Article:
Madison Manley-Clarke's family have given up fighting for answers from the midwife they say is responsible for her "botched birth".
They say the Health and Disabilities Commission has ignored their plight and they have no money to fight on after spending thousands of dollars seeking answers from the midwife they say left it too late to call for help during labour.
Madison was born lifeless at Rotorua Hospital after a 12-hour labour on September 3, 2006. Revived by doctors, she was taken to Waikato Hospital with severe brain injuries and sent home to die a month later with her 23-year-old mother, Naomi Manley. Madison died on July 16, 2007, aged 9 months.
A few months later the family won a battle with ACC when the public insurer agreed, after initially refusing, to pay her funeral costs and for her care while she was alive.
Before ACC reversed its decision, the family supplied it with a tape they recorded during the birth, as proof they asked the midwife much earlier to call for help when Madison became stuck and with the delivery not progressing.
The baby's family continued to fight for answers from the midwife, through the Health and Disabilities Commission but have now given up, saying they have run out of money and emotional energy to fight on.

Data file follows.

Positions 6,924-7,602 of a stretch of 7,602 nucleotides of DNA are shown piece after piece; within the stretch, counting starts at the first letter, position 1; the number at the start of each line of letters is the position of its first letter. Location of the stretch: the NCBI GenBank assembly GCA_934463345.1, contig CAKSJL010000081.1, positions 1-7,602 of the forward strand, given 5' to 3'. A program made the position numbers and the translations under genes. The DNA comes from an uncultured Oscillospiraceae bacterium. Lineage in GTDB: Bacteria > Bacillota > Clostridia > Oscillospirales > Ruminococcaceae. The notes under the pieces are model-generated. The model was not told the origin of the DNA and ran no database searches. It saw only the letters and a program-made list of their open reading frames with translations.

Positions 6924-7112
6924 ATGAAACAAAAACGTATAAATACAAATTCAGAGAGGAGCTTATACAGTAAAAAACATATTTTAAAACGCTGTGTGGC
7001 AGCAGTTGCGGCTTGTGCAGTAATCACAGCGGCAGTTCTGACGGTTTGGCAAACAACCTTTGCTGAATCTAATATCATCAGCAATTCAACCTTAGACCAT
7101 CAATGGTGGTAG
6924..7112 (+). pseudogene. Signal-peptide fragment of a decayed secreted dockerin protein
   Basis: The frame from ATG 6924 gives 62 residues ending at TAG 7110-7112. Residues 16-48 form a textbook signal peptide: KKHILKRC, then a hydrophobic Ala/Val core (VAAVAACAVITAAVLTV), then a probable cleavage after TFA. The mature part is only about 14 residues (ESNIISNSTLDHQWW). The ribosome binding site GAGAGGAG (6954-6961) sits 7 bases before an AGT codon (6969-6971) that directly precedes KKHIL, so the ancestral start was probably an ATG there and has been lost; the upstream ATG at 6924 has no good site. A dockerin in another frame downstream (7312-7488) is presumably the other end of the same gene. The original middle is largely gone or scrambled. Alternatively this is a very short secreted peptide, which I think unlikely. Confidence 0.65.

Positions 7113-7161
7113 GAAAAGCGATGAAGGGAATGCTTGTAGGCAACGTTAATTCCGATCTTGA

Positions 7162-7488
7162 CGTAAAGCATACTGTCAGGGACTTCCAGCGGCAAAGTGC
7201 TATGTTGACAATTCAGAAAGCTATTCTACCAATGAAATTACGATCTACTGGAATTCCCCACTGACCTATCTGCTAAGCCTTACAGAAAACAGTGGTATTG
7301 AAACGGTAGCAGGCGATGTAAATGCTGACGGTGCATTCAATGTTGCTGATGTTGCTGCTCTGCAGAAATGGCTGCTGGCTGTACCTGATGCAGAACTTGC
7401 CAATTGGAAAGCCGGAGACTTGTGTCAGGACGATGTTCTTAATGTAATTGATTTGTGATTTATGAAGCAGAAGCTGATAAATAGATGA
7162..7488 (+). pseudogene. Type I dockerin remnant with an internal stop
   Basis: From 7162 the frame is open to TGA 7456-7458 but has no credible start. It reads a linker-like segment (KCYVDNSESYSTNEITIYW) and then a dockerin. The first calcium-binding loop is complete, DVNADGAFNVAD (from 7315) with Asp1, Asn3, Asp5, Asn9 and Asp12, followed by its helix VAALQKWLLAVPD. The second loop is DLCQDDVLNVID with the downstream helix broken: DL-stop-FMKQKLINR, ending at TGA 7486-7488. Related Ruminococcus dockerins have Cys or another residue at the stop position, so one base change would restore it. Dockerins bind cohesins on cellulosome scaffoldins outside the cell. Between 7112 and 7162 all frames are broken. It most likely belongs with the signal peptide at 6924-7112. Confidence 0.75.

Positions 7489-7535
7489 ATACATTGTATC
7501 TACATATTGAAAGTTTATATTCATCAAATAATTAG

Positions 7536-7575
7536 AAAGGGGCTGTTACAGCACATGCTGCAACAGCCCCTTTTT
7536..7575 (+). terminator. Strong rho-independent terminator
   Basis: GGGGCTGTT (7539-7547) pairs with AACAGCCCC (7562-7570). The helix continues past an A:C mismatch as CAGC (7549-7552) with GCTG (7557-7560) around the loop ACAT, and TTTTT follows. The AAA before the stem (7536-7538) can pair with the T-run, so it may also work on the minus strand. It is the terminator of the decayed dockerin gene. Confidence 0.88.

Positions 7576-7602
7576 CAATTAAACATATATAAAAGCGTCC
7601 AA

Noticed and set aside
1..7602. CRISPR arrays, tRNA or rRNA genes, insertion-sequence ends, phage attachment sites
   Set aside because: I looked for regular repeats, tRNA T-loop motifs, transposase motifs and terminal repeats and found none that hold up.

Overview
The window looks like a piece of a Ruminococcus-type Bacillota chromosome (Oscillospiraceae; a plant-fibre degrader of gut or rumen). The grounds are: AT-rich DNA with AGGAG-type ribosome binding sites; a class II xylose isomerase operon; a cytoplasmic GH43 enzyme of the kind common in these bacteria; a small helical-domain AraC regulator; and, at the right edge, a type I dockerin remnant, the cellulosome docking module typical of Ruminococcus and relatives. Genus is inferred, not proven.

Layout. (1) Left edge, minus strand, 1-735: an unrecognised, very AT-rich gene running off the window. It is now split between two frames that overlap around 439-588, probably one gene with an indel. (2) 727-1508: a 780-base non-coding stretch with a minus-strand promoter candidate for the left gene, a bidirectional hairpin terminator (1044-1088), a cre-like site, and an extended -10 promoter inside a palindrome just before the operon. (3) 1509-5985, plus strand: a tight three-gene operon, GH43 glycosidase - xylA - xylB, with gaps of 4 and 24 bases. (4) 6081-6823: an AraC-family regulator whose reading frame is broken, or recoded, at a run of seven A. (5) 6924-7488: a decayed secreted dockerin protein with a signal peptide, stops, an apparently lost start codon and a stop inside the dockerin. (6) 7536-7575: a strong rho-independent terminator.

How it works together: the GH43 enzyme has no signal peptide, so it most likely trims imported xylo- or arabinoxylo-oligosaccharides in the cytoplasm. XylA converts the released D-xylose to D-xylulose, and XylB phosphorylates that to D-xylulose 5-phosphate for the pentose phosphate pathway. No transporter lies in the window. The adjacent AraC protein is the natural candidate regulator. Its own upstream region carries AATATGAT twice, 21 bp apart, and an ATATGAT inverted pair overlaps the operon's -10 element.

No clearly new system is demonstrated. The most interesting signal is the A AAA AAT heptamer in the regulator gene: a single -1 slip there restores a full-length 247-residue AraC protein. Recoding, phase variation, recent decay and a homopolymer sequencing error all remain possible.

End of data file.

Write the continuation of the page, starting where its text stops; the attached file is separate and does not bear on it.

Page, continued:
Madison's grandmother Lena Stirrup said fighting for answers had taken both an emotional and financial toll.
"They were just drawing it out ... it's just been so hard for us all to fight the system," she said. "We were just feeling as though we were fighting a losing battle. It was gut-wrenching because we knew they were going to win, no matter what we said or did. Our words were twisted and we felt as though it was never going to stop."
Ms Manley moved to Hastings six weeks ago to start a new life.
"We won't ever forget Madison, but we have to all move on now.
Naomi was feeling as though she was losing Madison all over again. It's time for us to put to rest."
The family will hold an unveiling for Madison later this year.
Rae Lamb, Deputy Health and Disability Commissioner of Complaints and Resolution, said Madison's family's complaint was finalised in March.
"This is a very sad case and we have the deepest sympathy for the family."
No information provided by the family was altered, Ms Lamb said.
If the family had concerns about the investigation process or new information not yet considered, they could seek a review or approach the Ombudsman, she said.